2

Stemming from this question, I am going to use that complex sort's results to decide which rows' data to move from one table to another. Though I have not yet tried it, I think there should be no problem to do the "copy" part via a:

INSERT * FROM (...)

Using my results from that SELECT inside the parentheses.

However, if I then user the same query to try to SELECT the same results in order to do a DELETE FROM, the results will no longer include those same rows. So, I need some way to store at least the primary keys (and origin table, since we are talking about 2 origin tables and one destination table) in order to DELETE the correct row from the correct table.

From what I have read and understood, it's not possible to do in a single query, and in any case would require a transaction (which I need to lookup how to correctly do).

So my first approach would be to do the INSERT copy first, and then maybe delete form the two tables any rows containing primary keys appearing in my destination table. It seems a little inefficient since that table would be much larger than the two origin tables, and I figure that from the derived table I got from my subquery, it would be much much more efficient to use the info located there. So, any clues as to how I could best go about this?

  • Could you expand on this with some sample data and your desired result. – Vérace Jul 14 '16 at 3:19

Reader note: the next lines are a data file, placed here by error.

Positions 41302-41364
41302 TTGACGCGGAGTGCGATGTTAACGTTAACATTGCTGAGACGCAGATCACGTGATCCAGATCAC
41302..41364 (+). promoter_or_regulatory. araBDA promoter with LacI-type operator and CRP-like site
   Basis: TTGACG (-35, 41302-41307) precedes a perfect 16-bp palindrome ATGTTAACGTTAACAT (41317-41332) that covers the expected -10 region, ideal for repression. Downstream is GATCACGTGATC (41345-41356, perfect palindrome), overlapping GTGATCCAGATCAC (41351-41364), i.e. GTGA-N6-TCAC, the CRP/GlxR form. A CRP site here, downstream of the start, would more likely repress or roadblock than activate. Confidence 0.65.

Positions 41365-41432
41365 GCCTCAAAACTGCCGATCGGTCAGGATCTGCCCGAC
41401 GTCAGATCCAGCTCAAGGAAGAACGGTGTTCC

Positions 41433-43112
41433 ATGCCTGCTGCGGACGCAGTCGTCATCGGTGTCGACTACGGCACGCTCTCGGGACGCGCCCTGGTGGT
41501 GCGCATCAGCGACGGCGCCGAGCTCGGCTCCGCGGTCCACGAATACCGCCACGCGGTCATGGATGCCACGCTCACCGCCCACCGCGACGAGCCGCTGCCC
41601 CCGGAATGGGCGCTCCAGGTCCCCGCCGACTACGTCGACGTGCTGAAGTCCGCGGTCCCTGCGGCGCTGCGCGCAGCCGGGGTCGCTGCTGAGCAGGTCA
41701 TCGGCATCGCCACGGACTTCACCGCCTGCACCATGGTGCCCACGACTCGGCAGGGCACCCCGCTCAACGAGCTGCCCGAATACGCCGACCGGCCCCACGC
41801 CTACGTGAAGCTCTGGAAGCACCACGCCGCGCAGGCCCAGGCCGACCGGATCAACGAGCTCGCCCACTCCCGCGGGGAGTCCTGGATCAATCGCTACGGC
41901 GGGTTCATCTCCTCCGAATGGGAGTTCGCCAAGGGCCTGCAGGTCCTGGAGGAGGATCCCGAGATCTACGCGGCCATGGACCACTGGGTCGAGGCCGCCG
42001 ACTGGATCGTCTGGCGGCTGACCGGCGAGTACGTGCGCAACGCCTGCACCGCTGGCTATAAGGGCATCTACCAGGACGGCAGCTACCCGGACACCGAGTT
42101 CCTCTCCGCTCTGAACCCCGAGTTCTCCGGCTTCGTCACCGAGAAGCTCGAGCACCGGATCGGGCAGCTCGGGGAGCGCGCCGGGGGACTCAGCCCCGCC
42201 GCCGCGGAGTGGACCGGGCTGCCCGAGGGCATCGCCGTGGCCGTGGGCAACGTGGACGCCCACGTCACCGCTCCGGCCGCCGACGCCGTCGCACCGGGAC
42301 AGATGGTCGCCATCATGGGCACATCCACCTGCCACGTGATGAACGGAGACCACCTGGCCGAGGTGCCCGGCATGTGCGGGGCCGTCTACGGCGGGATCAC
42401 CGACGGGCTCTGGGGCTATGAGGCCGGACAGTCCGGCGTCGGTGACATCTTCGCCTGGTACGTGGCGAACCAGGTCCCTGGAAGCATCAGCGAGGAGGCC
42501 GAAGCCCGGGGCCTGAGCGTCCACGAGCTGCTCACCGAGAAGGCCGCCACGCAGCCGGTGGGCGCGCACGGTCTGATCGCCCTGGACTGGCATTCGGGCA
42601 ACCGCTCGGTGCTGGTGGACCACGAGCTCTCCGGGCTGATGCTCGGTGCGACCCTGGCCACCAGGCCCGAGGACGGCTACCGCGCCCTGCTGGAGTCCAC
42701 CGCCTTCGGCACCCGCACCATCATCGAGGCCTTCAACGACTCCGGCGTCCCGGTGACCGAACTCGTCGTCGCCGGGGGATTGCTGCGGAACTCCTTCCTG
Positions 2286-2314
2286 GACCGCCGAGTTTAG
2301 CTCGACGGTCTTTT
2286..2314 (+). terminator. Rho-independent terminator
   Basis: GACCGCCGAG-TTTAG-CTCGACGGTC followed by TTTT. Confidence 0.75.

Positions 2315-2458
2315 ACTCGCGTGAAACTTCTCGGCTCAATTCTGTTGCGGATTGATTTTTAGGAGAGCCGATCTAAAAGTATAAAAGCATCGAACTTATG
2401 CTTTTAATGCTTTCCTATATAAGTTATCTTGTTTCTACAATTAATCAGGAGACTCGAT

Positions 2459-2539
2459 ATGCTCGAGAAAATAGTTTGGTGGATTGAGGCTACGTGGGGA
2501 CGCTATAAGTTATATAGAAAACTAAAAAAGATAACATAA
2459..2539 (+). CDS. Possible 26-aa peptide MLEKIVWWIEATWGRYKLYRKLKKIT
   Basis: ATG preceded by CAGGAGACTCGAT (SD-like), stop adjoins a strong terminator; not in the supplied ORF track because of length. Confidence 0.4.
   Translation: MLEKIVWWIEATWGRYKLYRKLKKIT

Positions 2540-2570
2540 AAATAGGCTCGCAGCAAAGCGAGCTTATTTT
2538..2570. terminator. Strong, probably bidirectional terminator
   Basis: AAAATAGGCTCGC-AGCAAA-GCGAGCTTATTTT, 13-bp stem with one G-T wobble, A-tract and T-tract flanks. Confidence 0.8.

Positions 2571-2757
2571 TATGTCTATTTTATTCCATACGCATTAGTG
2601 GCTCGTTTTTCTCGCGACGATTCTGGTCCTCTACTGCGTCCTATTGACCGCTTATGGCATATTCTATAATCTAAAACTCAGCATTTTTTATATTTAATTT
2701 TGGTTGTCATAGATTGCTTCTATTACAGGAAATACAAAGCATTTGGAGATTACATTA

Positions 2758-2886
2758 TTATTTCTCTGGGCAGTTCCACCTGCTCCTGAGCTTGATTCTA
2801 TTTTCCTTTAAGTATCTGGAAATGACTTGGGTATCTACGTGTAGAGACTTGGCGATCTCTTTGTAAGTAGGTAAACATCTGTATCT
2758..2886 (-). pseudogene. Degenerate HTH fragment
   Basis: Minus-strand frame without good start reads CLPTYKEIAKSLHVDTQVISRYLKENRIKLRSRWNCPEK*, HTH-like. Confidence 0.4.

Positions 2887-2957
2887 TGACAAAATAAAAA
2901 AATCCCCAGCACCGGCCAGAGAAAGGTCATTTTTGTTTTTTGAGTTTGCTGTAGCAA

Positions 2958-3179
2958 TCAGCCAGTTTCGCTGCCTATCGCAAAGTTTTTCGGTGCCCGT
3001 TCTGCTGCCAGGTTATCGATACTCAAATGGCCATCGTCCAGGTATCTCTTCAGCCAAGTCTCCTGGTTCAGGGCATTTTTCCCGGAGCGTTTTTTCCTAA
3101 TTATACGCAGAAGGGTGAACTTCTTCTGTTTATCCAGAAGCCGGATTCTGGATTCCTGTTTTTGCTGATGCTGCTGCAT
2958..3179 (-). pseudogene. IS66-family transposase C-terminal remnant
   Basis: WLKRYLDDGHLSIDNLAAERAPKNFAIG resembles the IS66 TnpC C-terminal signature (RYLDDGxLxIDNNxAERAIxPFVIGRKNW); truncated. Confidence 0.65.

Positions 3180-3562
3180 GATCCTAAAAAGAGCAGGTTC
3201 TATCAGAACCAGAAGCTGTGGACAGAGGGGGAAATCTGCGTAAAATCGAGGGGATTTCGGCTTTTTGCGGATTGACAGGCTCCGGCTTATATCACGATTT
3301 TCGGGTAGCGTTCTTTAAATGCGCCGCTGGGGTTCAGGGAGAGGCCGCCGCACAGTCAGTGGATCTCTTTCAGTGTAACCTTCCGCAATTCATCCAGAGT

• @Vérace, you mean copy the sample data from the linked question? – insaner Jul 14 '16 at 4:38
2

Insert everything into a temp table first. Then your insert and delete are simply everything from the temp table rather than your complicated query. This solves your problem of how to do both halves and is probably going to perform better than running your complicated query multiple times.

I do more MS-SQL than My-SQL so I'll link to another answer on Stack Overflow.

https://stackoverflow.com/questions/5859391/create-a-temporary-table-in-a-select-statement-without-a-separate-create-table

On MS-SQL it is simply

  SELECT .... into #MyTempTable FROM ... WHERE..
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  • Interesting! My knowledge is still very limited, can you edit to add an example of how to do this? – insaner Jul 12 '16 at 19:05
  • @Evan OP question is tagged with MySQL, not with SQL Server. Beside using temp table with SQL Server will create tempdb IOs. – Julien Vavasseur Jul 12 '16 at 20:32
  • Thanks to this answer though, I quite quickly whipped up a solution using temp tables that solves all my problems.. though not in a single operation, of course. – insaner Jul 12 '16 at 23:21
  • An equivalent for MySQL would probably be CREATE TEMPORARY TABLE tablename AS SELECT .... – Andriy M Jul 15 '16 at 6:48
  • @Evan, I have posted my solution which I came to thanks to your tip. Thanks again! – insaner Jul 29 '16 at 6:53
2

You could use a trigger which insert into table2 what has been removed from table1.

CREATE TABLE table1(id int, name varchar(10), level int);
INSERT INTO table1(id, name, level) VALUES
  (0, 'a', 0)
  , (1, 'b', 1)
  , (2, 'c', 0)
  , (3, 'd', 2)
  , (4, 'e', 1)
  , (4, 'f', 0);

CREATE TABLE table2(id int, name varchar(10), level int);

DELIMITER //